Extension of term

Australia has a patent term extension regime available for certain standard patents relating to pharmaceutical substances. Eligible patents may have their term extended by up to five years. The regime was brought about following the Australian government’s recognition that the exceptionally long development time for pharmaceutical substances and the need for such substances to obtain government approval erode the effective life of pharmaceutical and biotech patents.

Conditions that must be satisfied for the grant of an extension of term

1. A pharmaceutical substance per se, or a pharmaceutical substance when produced by recombinant DNA technology, must be in substance disclosed in the patent and must fall within the scope of a claim. What constitutes a pharmaceutical substance per se has developed through Patent Office decisions, and may be a compound, an active metabolite, a composition, or a mixture of substances.

2. The pharmaceutical substance, as mentioned above, must be included in the Australian Register of Therapeutic Goods (ARTG) which is administered by the Therapeutic Goods Administration (TGA), the Australian equivalent of the FDA (i.e., have regulatory approval).

3. There must be at least 5 years between the date the patent application was filed, and the date of first approval of any product containing the pharmaceutical substance.

Timing of application

An application for an extension of term must be made within 6 months of the grant of the patent, or 6 months from the first approval date and therefore first inclusion in the ARTG whichever date is later.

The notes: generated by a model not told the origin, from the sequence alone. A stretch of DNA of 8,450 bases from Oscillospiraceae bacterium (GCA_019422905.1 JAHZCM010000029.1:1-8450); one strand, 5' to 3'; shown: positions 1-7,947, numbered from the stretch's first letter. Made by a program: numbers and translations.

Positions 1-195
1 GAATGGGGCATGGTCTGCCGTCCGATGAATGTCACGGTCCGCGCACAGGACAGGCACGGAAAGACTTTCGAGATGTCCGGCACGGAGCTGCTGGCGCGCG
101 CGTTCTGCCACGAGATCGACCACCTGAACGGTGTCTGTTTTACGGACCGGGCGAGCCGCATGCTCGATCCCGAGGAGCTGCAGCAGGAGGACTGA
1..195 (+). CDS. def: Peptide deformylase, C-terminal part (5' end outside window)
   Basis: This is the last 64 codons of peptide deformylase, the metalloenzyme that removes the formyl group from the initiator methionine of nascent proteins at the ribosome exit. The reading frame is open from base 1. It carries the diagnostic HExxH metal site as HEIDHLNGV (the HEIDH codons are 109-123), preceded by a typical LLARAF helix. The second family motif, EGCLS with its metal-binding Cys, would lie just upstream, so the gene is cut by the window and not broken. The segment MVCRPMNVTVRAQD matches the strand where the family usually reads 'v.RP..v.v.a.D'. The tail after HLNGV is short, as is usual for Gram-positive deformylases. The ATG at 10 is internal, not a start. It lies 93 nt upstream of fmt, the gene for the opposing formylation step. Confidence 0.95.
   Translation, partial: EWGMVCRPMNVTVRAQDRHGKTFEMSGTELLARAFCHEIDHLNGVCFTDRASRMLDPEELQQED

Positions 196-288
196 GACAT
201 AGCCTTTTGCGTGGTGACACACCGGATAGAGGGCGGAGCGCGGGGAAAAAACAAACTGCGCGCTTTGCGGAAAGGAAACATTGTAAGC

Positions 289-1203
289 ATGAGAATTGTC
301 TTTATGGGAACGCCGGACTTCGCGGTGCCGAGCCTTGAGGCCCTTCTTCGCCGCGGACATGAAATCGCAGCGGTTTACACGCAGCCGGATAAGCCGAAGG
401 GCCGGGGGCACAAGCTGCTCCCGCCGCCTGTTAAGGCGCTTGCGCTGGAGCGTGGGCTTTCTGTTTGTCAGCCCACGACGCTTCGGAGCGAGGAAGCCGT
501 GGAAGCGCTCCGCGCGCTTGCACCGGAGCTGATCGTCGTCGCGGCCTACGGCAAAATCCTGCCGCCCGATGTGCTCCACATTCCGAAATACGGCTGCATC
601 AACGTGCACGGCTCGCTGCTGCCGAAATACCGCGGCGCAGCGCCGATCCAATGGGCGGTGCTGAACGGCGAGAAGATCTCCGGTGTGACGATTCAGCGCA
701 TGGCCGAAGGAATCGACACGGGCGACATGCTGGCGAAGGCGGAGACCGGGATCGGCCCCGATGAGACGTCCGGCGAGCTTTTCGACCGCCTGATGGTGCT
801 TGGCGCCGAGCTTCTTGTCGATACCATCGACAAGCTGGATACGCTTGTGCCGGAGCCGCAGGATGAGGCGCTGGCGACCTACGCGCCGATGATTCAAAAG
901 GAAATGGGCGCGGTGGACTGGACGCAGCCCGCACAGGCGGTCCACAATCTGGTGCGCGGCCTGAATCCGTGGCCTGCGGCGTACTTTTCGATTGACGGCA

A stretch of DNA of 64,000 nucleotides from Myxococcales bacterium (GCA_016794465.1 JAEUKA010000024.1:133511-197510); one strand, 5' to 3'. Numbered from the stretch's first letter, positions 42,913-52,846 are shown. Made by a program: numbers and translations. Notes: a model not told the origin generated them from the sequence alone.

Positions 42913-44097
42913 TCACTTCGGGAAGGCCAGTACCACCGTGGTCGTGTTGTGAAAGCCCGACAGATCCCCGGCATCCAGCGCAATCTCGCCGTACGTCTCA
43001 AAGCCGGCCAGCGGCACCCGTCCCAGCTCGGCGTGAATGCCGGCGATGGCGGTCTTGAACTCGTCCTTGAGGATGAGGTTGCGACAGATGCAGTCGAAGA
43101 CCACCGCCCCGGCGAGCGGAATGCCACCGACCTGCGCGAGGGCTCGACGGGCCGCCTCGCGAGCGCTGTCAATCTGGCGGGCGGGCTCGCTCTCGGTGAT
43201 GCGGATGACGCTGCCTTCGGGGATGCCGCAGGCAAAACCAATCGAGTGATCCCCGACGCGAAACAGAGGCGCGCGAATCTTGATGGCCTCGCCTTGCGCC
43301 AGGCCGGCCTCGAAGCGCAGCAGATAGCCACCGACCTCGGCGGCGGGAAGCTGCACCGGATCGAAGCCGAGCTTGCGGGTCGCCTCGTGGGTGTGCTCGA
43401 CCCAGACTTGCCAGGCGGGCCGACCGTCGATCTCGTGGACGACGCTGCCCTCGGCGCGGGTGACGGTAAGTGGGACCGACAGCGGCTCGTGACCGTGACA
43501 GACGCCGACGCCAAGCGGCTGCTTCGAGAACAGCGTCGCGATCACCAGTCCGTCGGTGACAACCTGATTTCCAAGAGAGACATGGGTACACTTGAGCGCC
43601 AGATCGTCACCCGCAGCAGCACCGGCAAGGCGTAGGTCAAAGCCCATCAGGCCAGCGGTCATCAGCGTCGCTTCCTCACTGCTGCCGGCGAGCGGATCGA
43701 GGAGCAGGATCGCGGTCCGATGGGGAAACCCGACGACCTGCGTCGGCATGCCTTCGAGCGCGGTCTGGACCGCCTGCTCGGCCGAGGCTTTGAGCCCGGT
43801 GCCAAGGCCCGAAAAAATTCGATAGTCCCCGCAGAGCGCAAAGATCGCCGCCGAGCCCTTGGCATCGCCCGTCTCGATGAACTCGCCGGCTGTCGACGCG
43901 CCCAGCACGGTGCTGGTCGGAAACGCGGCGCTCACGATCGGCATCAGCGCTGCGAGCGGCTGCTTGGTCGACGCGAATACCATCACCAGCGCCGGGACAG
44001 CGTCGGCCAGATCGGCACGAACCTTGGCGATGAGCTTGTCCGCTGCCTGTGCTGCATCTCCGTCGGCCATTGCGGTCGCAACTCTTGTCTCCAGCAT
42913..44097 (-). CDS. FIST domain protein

Calculation of extension of term

The extension is the difference of the time period from the filing date of the patent to the first regulatory approval date less 5 years.

Third parties have 3 months from the date of the notice of acceptance in the Official Journal to oppose the grant of an extension of term.

Rights during extended term

The rights of a patentee during the extended term of the patent are limited compared with a patentee’s normal rights. In the extended term the following activities do not constitute patent infringement:

  • exploitation of any form of the invention that is not a pharmaceutical substance; and 
  • exploitation of pharmaceutical substances for non-therapeutic uses.

It should be noted that a patent (whether extended or otherwise) will not be infringed by a person exploiting a pharmaceutical substance solely for the purpose of having goods included in the ARTG or for gaining similar approval in a foreign country at any time during the term of the patent.


Renewal fees are payable during the extended term (the yearly renewal fee is equal to the 19th year renewal fee).